“Do you really not know?” That hard look was still in his eyes. “Is it possible that it isn’t all over the damned village by now?”
“Don’t swear, sir!” This came automatically, and she regretted it. “We are in church, after all,” she added, more gently. He watched her still. “What is all over the damned village, then?” She asked. He threw his head back and gave a great shout of laughter. But when the laughter ceased to echo about the vault of the church, he slumped back on the pew like a man who has just expended the last of his strength.
“My father,” he said, soberly, “was murdered last night.” There was a clatter, and Verity realized, after a numb moment, that she’d dropped another hymnal.
“Nonsense,” she said, in a trembling, uncertain voice.
“He was stabbed in the back. The body was found lying in the lane. You know, the shortcut up to the Hall?” His voice was emotionless, lacking even its usual venom. But his eyes were alive and fixed upon her face. “And you see, Constable Wilkins saw me go up that lane last night. And he’s heard all about the quarrel that mother, Lord Cadblister, and I all indulged in last night after that futile village meeting. And of course I’m a bad hat – a bastard, by name and by nature- and he doesn’t like me. So of course I did it. He came to Rose Cottage at 6 this morning to tell me I did it, and he didn’t get finished with me until around twenty minutes ago. I immediately sought you out. You see, I’m curious.” And he leaned towards her, and his eyes blazed. “Why did you kill my father, Miss Verity Meadows?”
“What?” Her voice seemed to come from somewhere far away.
“Well, you see,” his voice was almost gentle, and that frightened and repelled Verity in equal proportions, for to think that this creature was pitying her was, at a visceral level, rather too much, “I walked up the lane to the Hall, and I walked down again, and there was no body in the lane. And, as I didn’t happen to stab my father, I find I am terribly curious to know who did. And who did I meet at the bottom of the lane?” He shrugged. “Well- you. You know that as well as I do. So,” and the malicious gleam was back in his eyes, “why did you kill -”
“That isn’t going to get us anywhere, you know,” she said, her voice steady, and her eyes meeting his unflinchingly. “I did not kill your father.” For a moment, he studied her in silence, and she met his gaze fearlessly. Then he seemed to deflate again, and the anger died in his eyes, and he seemed to die with it.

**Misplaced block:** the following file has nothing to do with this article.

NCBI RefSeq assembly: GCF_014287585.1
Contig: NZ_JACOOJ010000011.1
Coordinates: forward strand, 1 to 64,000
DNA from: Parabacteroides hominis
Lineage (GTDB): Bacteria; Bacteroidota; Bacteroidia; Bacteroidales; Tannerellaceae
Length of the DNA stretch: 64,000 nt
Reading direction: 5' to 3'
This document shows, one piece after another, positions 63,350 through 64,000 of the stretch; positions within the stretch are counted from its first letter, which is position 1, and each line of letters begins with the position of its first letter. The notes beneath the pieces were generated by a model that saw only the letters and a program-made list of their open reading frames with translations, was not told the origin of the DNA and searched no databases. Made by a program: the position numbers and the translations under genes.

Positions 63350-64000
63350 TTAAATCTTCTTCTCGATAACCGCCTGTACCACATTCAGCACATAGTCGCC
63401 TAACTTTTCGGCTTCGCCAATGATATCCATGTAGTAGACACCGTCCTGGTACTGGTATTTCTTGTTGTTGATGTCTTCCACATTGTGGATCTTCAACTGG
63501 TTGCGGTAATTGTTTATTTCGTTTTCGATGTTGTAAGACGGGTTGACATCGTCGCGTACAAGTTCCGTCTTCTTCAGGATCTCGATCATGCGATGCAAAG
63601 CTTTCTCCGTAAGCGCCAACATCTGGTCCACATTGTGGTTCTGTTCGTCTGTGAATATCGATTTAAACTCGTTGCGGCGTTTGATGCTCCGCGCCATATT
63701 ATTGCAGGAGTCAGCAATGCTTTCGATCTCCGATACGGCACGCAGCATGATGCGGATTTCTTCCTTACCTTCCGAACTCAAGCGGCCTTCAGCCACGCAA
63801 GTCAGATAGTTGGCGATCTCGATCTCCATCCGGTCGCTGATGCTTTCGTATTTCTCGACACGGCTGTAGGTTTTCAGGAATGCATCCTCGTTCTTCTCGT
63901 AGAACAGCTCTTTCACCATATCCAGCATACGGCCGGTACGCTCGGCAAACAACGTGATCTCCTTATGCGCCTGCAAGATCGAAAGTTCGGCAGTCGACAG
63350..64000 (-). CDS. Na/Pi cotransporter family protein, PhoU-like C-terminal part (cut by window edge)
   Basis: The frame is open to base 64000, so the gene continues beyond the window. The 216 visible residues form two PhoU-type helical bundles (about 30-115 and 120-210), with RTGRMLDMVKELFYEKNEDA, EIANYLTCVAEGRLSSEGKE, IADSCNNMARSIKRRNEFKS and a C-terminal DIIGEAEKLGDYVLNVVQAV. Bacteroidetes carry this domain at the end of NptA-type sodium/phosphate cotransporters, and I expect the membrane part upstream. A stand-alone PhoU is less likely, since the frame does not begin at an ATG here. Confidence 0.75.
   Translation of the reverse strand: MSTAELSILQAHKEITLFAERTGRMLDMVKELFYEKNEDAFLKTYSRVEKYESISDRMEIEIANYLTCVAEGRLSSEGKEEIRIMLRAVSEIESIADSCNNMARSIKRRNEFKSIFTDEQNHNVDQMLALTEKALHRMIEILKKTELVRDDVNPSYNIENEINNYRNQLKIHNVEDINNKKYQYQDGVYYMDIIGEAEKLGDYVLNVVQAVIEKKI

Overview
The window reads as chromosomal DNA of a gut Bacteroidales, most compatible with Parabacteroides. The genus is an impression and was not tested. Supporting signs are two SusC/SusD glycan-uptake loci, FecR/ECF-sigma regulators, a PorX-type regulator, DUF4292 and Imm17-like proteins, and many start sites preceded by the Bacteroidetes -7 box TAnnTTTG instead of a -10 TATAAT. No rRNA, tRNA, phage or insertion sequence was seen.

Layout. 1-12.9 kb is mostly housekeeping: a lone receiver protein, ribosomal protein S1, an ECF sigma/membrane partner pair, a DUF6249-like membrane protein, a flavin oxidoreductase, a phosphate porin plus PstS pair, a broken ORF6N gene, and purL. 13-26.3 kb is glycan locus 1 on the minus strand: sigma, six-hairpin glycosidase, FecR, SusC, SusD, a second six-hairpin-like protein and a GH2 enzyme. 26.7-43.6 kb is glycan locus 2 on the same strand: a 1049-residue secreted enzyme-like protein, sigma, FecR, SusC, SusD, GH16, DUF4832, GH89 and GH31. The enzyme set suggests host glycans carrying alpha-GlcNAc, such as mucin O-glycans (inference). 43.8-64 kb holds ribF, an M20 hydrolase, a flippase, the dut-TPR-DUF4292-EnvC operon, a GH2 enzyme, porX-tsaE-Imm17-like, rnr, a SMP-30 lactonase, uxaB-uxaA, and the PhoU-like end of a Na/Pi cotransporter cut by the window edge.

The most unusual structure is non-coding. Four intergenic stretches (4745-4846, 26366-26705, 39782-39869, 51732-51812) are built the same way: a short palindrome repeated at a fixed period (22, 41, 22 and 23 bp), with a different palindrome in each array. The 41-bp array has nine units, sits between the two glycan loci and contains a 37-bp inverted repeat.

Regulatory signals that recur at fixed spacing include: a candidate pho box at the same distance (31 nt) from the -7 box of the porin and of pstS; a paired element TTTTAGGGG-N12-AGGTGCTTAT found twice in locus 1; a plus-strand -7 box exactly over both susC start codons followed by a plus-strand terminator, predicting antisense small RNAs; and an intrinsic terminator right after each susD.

“Hang it,” he said. “I believe you. Well, that settles it, I suppose. I must have done it.” And the cold smile came creeping across his face once again.
“Except, of course, that you clearly didn’t. I suppose you told Constable Wilkins that I went up the lane after you did. I’m surprised he hasn’t come round to the Vicarage to take my statement.”
“I did not tell Constable Wilkins that you went up the lane last night. I am, after all, half a gentleman.” His mouth twisted. “If I were all gentleman, I’d go to the scaffold without a murmur. But as I’m only half a gentleman, I decided to come and tax you with it, and then decide whether I’d tell Wilkins about you or not.”
“But how silly! I can tell Constable Wilkins that I walked that lane after you did, and that there was no body there then, as there certainly was not. In fact-” and she straightened herself resolutely, “I’ll go do that now. I am sure it is important for the police to hear my evidence as soon as possible.” And she marched down the aisle- and Randall seized her arm in a painful grip.
“Oh, you’ll go tell Constable Wilkins, will you? Well, he doesn’t like you, either. At all.”
“Really, Mr. Grudge-”
“It’s no good. He’d gladly trade me for you. The bastard for the suffragette. That would be fine with him.”
Verity opened her mouth to give some suitably crushing replay (“Unhand me, sir!” was something she’d always wanted to say and had never had occasion to; she probably would have said it at this moment)- when the church door burst open and Viscount Diddums burst in.
“I say, Verity me love, the most beastly thing-” and then, seeing his intended fiancee (for he hadn’t actually ever gotten round to proposing; still, he fully intended to get around to it in time) and his illegitimate brother together, quite close together, and he actually touching her, his jaw snapped shut with a fierce click.
“Grudge,” he growled.
Randall grinned, all of his sneering insolence sliding back into place, and fluttered his eyelashes at the newcomer. “Why, it’s my brother, Viscount Diddums. Or no-” and he broke off dramatically and brought his hand up to his cheek, “pray forgive me. Not Viscount Diddums. Lord Cadblister. These titles are so terribly confusing to us bastards.” He stood up. “We can only look on- and admire.”
Viscount Diddums, the new Lord Cadblister, gave a roar of rage. “Murderer! Damn you!” He cried, and charged down upon his foe. Verity was about to intervene, for the Viscount was a much larger man than Randall, and she hated seeing the strong abusing the weak- but then she caught a glimpse of Randall’s face – and decided to leave them to it. As she didn’t especially enjoy fisticuffs, and it would be craven to run away, she settled down behind the organ and began to play. She hadn’t gotten in nearly enough practice, of late.